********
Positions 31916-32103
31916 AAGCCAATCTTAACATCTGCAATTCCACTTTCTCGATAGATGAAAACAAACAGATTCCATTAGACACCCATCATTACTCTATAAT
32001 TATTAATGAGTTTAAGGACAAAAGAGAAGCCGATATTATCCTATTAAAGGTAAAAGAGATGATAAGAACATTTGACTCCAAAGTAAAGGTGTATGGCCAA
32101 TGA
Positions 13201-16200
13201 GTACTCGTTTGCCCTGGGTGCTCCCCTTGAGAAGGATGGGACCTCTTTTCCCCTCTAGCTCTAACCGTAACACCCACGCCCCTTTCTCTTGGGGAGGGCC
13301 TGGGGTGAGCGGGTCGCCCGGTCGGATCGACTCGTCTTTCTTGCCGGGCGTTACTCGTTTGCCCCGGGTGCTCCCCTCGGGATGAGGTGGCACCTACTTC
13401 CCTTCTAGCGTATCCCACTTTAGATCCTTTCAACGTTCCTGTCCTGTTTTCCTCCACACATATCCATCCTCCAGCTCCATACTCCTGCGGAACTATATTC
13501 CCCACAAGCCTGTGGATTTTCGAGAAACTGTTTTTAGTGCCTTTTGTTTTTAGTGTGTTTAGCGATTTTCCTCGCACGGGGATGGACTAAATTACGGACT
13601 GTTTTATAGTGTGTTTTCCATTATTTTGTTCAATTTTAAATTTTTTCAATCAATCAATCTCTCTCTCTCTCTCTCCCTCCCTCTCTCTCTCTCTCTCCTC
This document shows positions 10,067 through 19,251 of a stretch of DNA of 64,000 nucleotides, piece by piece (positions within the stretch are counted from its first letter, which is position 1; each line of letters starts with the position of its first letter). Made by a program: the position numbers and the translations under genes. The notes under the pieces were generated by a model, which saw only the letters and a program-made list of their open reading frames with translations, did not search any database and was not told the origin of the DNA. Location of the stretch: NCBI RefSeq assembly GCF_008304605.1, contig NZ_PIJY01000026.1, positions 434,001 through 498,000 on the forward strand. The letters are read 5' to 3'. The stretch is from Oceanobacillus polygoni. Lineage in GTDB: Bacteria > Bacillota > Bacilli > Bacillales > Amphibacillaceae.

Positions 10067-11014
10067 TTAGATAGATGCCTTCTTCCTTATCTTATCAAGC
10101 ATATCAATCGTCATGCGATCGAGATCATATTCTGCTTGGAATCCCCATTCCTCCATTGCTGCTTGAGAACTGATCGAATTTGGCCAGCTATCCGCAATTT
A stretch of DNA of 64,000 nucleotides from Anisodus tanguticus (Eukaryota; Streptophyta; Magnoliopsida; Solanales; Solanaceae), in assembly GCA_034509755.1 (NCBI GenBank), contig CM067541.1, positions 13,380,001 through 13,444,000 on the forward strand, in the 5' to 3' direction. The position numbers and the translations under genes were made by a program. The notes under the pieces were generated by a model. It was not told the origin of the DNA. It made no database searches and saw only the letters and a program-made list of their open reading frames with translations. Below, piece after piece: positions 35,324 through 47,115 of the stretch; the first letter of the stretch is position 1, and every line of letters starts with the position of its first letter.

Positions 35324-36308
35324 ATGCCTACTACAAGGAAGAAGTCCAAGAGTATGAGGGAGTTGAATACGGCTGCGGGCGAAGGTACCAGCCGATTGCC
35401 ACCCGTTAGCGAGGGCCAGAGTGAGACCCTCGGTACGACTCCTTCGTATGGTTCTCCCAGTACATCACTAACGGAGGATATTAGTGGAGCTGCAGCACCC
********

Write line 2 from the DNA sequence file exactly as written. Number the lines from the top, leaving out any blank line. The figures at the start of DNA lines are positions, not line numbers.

31916 AAGCCAATCTTAACATCTGCAATTCCACTTTCTCGATAGATGAAAACAAACAGATTCCATTAGACACCCATCATTACTCTATAAT